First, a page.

5. Conclusions

Data based on a representative sample from Germany show that sports activity levels do not vary with sexual orientations among men. Among women, participation rates in sports are slightly but significantly higher for lesbian women compared to heterosexual women. In addition, bisexual women spend a higher amount of time per day with physical activities than heterosexual women do. Despite the fact that no underrepresentation of sexual minority groups in sports was found, self-reported levels of sexual discrimination were still high. Future studies may address the relationship between sexual discrimination and sports participation in more detail, particularly how LGBT+ individuals (re)act when confronted with homo-negative attitudes and behaviors in sporting contexts and how they manage to find a place in a differentiated sports landscape where they can pursue their sporting interests without being disadvantaged.

Author Contributions

Conceptualization, J.M. and M.M.; methodology and formal analysis, H.D. and M.M.; writing—original draft preparation, J.M., N.B. and M.M.; writing—review and editing, J.M., H.D. and M.M.; All authors have read and agreed to the published version of the manuscript.


This research received no external funding.

Institutional Review Board Statement

This study is based on a secondary analysis of an existing, anonymized dataset available for the scientific community. Therefore, ethical review and approval is not required. Ethical and data privacy regulations for the SOEP are well documented by the Research Data Centre, see (accessed on 16 February 2022).

Informed Consent Statement

Participation in the SOEP panel study is voluntary. Informed consent was obtained from all subjects involved in the study by the German Institute for Economic Research.

Data Availability Statement

The SOEP data are available to researchers for scientific re-use under (accessed on 16 February 2022). Due to data privacy rules, the authors are not allowed to share the data or provide access to the data. Researchers who want to use SOEP data need to sign a data distribution contract with the German Institute for Economic Research. Under this condition, the authors will then share their SPSS syntax file to facilitate replication of their analyses.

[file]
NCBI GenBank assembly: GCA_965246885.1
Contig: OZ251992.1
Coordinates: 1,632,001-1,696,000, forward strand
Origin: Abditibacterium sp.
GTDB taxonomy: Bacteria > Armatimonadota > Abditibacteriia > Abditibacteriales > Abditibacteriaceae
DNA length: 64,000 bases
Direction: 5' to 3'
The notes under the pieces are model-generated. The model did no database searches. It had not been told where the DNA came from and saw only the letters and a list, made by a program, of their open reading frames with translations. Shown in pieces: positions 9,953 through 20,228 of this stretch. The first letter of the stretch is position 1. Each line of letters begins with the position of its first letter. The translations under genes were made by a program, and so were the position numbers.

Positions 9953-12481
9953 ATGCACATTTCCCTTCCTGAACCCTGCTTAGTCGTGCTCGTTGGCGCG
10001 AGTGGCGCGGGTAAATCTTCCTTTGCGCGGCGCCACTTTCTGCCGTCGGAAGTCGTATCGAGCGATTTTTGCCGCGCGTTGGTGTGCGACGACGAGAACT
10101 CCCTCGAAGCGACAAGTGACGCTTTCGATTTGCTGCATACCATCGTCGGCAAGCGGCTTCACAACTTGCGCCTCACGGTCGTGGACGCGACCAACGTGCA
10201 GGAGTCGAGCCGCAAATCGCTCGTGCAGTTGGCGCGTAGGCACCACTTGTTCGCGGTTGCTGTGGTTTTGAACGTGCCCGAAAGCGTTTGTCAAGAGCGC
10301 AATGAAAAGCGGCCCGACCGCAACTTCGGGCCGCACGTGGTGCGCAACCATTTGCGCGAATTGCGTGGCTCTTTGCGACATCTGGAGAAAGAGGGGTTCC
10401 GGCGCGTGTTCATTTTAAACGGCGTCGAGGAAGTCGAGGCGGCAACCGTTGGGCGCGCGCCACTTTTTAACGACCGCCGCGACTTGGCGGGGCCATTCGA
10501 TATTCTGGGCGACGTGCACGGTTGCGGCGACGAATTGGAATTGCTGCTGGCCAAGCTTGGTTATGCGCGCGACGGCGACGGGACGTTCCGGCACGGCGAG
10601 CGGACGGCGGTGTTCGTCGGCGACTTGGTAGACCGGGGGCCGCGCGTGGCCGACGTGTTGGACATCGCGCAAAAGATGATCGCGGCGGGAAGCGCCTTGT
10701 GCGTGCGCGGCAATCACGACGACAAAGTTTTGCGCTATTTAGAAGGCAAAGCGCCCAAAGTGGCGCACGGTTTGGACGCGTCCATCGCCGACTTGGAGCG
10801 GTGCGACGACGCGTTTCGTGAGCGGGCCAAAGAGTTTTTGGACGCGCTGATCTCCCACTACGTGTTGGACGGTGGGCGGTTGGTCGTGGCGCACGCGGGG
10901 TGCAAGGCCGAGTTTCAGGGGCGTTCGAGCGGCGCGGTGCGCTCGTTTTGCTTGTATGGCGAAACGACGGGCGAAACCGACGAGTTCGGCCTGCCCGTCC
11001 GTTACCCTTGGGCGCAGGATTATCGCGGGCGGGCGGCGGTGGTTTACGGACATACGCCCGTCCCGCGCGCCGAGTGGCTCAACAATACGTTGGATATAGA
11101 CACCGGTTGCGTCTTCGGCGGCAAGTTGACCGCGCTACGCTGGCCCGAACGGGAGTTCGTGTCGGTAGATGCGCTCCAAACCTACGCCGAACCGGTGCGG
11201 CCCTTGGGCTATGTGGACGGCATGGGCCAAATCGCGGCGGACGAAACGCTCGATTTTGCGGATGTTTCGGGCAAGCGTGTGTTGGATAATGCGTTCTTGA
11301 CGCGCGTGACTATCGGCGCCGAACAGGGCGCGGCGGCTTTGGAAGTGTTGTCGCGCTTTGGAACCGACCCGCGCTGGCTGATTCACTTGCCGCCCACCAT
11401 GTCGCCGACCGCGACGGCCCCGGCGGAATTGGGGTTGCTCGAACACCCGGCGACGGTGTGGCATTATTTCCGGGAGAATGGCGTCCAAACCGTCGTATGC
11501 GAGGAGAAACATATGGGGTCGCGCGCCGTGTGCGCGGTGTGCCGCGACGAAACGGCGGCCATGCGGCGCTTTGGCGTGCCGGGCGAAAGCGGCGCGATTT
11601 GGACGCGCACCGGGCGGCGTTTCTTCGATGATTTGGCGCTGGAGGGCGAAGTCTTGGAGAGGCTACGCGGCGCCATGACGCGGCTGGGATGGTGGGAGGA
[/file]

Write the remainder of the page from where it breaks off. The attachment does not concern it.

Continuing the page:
Conflicts of Interest

The authors declare no conflict of interest.


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Figure 1. Age-adjusted sports activity levels (frequency, duration) according to sexual orientation: (a) Proportion of respondents who regularly participate in sports for at least one time per week (in percent); (b) Mean level of time spent with sports activities per day (in minutes). Data from SOEP 2019.
Figure 1. Age-adjusted sports activity levels (frequency, duration) according to sexual orientation: (a) Proportion of respondents who regularly participate in sports for at least one time per week (in percent); (b) Mean level of time spent with sports activities per day (in minutes). Data from SOEP 2019.
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Figure 2. Perception of sexual discrimination in the past 24 months according to sexual orientation and regular involvement in sports activities: (a) male respondents; (b) female respondents. Data from SOEP 2019.
Figure 2. Perception of sexual discrimination in the past 24 months according to sexual orientation and regular involvement in sports activities: (a) male respondents; (b) female respondents. Data from SOEP 2019.
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Müller, J.; Delto, H.; Böhlke, N.; Mutz, M. Sports Activity Levels of Sexual Minority Groups in Germany. Sexes 2022, 3, 209-218.

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Müller J, Delto H, Böhlke N, Mutz M. Sports Activity Levels of Sexual Minority Groups in Germany. Sexes. 2022; 3(1):209-218.

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Müller, Johannes, Hannes Delto, Nicola Böhlke, and Michael Mutz. 2022. "Sports Activity Levels of Sexual Minority Groups in Germany" Sexes 3, no. 1: 209-218.